Things To Do In Black Rock

Hollywood Elsewhere has long been bothered by illogical elements in classic films. One is the whopping absurdity of 19th Century settlers living in the barren wilderness of John Ford‘s Monument Valley (no grass for cattle, no rich soil, no river, no nearby forest). Another is the natives of Skull Island having built a huge wall to prevent King Kong and the dinosaurs from invading their village, and yet having also constructed a super-sized gate that could only have been built to allow a beast invasion.

To these I’m adding a third head-scratcher: what the hell are the residents of Black Rock, California — the tiny hole-in-the-wall ghost town in John SturgesBad Day at Black Rock — doing there in the first place? No soil, no industry, no oil, no trees, no gold mine, not much groundwater except for the well that the late Kimoko discovered, no lake, no tourists — nothing but rocks and heat and nothing to do except sit around, play cards and scowl.

Ernest Borgnine and Lee Marvin are too dumb to realize what a blessing and godsend Spencer Tracy is because at least he’s given them something to do — i.e., prevent Tracy from learning what happened to poor Komoko. Without Tracy poking around their lives would revert to the usual paralyzing nothingness.

What are Robert Ryan, Lee Marvin, Ernest Borgnine, Anne Francis, Walter Brennan and the rest doing there? Are they all…what, living on government relief checks? Why is there a hotel in Black Rock? Who the hell would ever visit?

Another issue: Are you telling me that in the middle of this parched desert moonscape that Francis’s Liz, the 20something sister of John Ericson‘s Pete, isn’t married or “seeing” anyone in town? In a town this dead you know that someone would have stepped up and wooed his way in, and yet Liz could have been played by Thelma Ritter or Mildred Dunnock for all the action she’s getting.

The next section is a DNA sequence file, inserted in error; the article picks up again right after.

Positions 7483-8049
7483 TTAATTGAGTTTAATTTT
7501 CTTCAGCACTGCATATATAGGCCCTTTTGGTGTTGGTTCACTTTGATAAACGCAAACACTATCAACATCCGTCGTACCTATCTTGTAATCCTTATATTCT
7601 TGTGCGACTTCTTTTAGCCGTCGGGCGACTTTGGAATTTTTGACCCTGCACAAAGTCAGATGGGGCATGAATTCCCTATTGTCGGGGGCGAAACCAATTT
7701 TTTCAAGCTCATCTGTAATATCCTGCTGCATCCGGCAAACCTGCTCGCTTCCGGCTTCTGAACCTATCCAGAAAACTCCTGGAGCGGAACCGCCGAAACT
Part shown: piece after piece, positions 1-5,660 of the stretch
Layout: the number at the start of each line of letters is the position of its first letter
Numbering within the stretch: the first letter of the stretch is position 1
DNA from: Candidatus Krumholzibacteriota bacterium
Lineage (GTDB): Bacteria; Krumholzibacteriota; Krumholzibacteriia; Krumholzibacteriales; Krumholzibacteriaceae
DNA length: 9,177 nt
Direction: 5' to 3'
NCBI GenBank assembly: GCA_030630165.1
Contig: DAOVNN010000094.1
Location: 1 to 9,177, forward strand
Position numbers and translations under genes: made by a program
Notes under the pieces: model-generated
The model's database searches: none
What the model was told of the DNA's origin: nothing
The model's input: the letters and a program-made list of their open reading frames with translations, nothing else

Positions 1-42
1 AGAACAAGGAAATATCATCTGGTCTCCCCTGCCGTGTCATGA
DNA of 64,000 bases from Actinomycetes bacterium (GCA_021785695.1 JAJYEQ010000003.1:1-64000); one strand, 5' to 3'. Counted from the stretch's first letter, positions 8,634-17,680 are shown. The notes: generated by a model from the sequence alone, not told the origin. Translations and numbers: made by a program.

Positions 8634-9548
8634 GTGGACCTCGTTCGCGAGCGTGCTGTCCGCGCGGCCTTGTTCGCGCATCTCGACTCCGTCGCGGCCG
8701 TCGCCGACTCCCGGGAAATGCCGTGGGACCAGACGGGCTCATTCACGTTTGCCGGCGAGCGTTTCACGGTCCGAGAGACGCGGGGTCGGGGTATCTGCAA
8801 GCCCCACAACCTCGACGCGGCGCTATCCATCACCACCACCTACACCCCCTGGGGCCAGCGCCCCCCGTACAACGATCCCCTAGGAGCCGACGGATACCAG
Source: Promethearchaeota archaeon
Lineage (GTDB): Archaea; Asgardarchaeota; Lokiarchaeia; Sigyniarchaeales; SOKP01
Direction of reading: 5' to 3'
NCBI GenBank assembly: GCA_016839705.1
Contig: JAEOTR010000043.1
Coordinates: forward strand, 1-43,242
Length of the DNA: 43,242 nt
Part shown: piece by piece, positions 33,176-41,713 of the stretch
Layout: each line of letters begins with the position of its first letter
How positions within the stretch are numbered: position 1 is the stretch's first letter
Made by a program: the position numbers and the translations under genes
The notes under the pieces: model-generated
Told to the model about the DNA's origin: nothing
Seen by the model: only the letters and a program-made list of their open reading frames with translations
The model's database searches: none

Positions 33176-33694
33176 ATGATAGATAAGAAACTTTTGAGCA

I’m sorry but these questions were getting in the way of my enjoyment when the Warner Archive Bluray arrived three weeks ago. Excellent transfer, good color, nice detail, original 2.55:1 aspect ratio….all good.

  • Matt of Sleaford

    This same thought occurs to me all the time when I’m taking a trip on small highways away from the interstate. I’ll pass through a small town and there will be no obvious clue what the residents could do for a living. Maybe there’s a prison nearby. Who knows?

    • Grampappy Amos

      They are just all waiting for Duke Mantee to show up

      • Matt of Sleaford

        A little OT, but that reminds me of an old Warner Brothers cartoon where, for no apparent reason, Bogart as Dobbs keeps showing up asking Bugs Bunny for a handout. Each time, Bugs flips him a nickel and sneers, “hit the road.” As a kid, I never got why it was funny, but now it cracks me up every time.

  • Matt of Sleaford

    Another great recent example of an illogical classic is Raiders of the Lost Ark. As many have pointed out, had Indy not even shown up, the events of the movie would have happened in virtually the same way. The only hiccup is the one-sided replica of the headpiece of the Staff of Ra, but then Indy sews up that plot point by tipping off the true location of the Well of Souls.

    • Dakkar

      Granted . . . except Marion would be dead.

      • TheRealBadHatHarry

        And the US wouldn’t have the ark.

        • Matt of Sleaford

          Maybe. The Ark would be sitting on a deserted isle in the middle of the Mediterranean.

          • TheRealBadHatHarry

            No, because it probably would never have made it to the island. It would have been flown to Germany (see below).